Families to be given personal budgets for special educational needs support
- Published on Tuesday, 15 May 2012 14:54
- Posted by Scott Buckler
Parents are to get a new legal right to buy-in specialist SEN and disabled care for their children, under plans set out today by Children’s Minister Sarah Teather
For the first time ever, parents will be given the power to control personal budgets for their children with severe, profound or multiple health and learning – meaning they can choose the expert support that is right for their child, instead of local authorities being the sole provider.
The biggest reform of SEN for 30 years will also force education, health and social care services to plan services together by law – so when their children are assessed, parents will be assured they will get full provision to address their children’s needs.
Currently it often is not clear to parents, and to local services, who is responsible for delivering on the statement. Services such as speech and language therapy may appear in the statement but are funded and commissioned by local health services.
Sarah Teather said that would stop the 'agonising' battle many parents fight to get the support for their families, as they are forced to go from “pillar to post” between different authorities and agencies.
She said it would end the delays children face by undergoing multiple check ups over many months, sweeping away the current outdated, slow and complex system.
The reforms are set out in the government’s formal response to the public consultation on its Green Paper, Support and Aspiration published today.
The main elements are:
- replacing SEN statements and separate Learning Difficulty Assessments (for older children) with a single, simpler birth to 25 assessment process and Education, Health and Care Plan from 2014. Parents with the plans would have the right to a personal budget for their support.
- providing statutory protections comparable to those currently associated with a statement of SEN to up to 25 in further education – instead of there being a 'cliff edge' when it is cut off at 16, to help young people into employment and independent living.
- local authorities and health services will be required to link up services for disabled children and young people – so they are jointly planned and commissioned.
- requiring local authorities to publish a local offer showing the support available to disabled children and young people and those with SEN, and their families.
- introducing mediation for disputes and trialling giving children the right to appeal if they are unhappy with their support.
- children would have a new legal right to seek a place at state academies and Free Schools – currently it is limited to maintained mainstream and special schools. Local authorities would have to name the parent’s preferred school so long it was suitable for the child.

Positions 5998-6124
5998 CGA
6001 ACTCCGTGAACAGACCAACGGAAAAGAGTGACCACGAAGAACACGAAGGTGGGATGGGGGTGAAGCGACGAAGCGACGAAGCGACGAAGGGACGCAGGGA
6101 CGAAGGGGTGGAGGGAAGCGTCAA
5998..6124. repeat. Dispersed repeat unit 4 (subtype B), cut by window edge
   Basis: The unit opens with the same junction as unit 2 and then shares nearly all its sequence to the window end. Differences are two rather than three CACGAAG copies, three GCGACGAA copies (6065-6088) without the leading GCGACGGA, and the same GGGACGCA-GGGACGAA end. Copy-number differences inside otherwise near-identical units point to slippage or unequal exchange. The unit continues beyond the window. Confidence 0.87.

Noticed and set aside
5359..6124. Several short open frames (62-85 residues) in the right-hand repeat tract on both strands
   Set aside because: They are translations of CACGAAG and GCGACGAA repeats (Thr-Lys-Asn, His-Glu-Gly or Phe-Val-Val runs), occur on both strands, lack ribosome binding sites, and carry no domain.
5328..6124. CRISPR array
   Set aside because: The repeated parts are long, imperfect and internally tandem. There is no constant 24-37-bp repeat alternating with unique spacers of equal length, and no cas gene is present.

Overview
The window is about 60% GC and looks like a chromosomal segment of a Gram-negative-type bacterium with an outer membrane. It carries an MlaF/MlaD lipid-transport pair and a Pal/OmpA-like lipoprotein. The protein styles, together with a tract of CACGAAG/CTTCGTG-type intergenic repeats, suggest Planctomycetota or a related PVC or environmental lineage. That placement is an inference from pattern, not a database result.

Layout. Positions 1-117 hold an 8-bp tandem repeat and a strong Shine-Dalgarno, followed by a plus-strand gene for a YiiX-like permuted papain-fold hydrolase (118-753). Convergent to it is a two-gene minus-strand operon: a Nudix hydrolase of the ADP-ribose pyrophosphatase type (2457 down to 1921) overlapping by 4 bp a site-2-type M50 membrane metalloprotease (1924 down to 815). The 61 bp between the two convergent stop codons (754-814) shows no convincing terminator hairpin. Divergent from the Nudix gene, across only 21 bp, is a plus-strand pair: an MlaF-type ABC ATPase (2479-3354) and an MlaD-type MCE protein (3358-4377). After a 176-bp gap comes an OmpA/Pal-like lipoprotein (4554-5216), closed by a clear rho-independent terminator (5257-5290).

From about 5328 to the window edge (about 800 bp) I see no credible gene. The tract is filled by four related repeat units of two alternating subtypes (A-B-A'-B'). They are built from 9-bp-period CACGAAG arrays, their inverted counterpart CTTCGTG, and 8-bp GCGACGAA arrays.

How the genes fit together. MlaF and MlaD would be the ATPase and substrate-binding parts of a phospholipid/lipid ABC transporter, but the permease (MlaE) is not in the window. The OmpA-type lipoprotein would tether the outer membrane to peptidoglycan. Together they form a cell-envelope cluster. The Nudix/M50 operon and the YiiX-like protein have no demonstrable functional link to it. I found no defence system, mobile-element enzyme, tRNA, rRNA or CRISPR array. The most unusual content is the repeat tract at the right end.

The consultation had a huge response – with around 2400 formal responses giving broad support for the reforms. The changes are already being piloted in 20 local pathfinders. The interim evaluation reports are due in summer and late autumn this year with a final report in 2013.
The Children and Families Bill announced in last week’s Queen’s Speech will now put legislation in place for the reforms.
Children’s Minister Sarah Teather said:
The current system is outdated and not fit for purpose. Thousands of families have had to battle for months, even years, with different agencies to get the specialist care their children need. It is unacceptable they are forced to go from pillar to post–facing agonising delays and bureaucracy to get support, therapy and equipment.
These reforms will put parents in charge. We trust parents to do the right thing for their own child because they know what is best. The right to a personal budget will give them real choice and control of care, instead of councils and health services dictating how they get support.
It is a huge step forward to require health, education and care services work together. The reforms will give parents better information and a comprehensive package of support that meets their needs.
Christine Lenehan, Director of the Council for Disabled Children, the Government’s strategic partner on its SEN reforms, said:
We are delighted that the government continues to support disabled children and those with special educational needs. Tackling the battleground for families by ensuring joined up local services and clear local information is to be warmly welcomed.
The Green Paper response also confirms a £3m Supported Internships trial will be launched in 15 further education colleges this autumn for 16 to 25 year olds with the most complex learning difficulties or disabilities – and we will make it possible for all colleges to offer Supported Internships from September 2013.
The programme will provide a structured study programme, based at an employer, that is tailored to the individual needs of the young person and will equip them with the skills they need for the workplace. This will include on-the-job training, backed by expert ‘job coaches’ to support interns and employers, and the chance to study for relevant qualifications – where appropriate.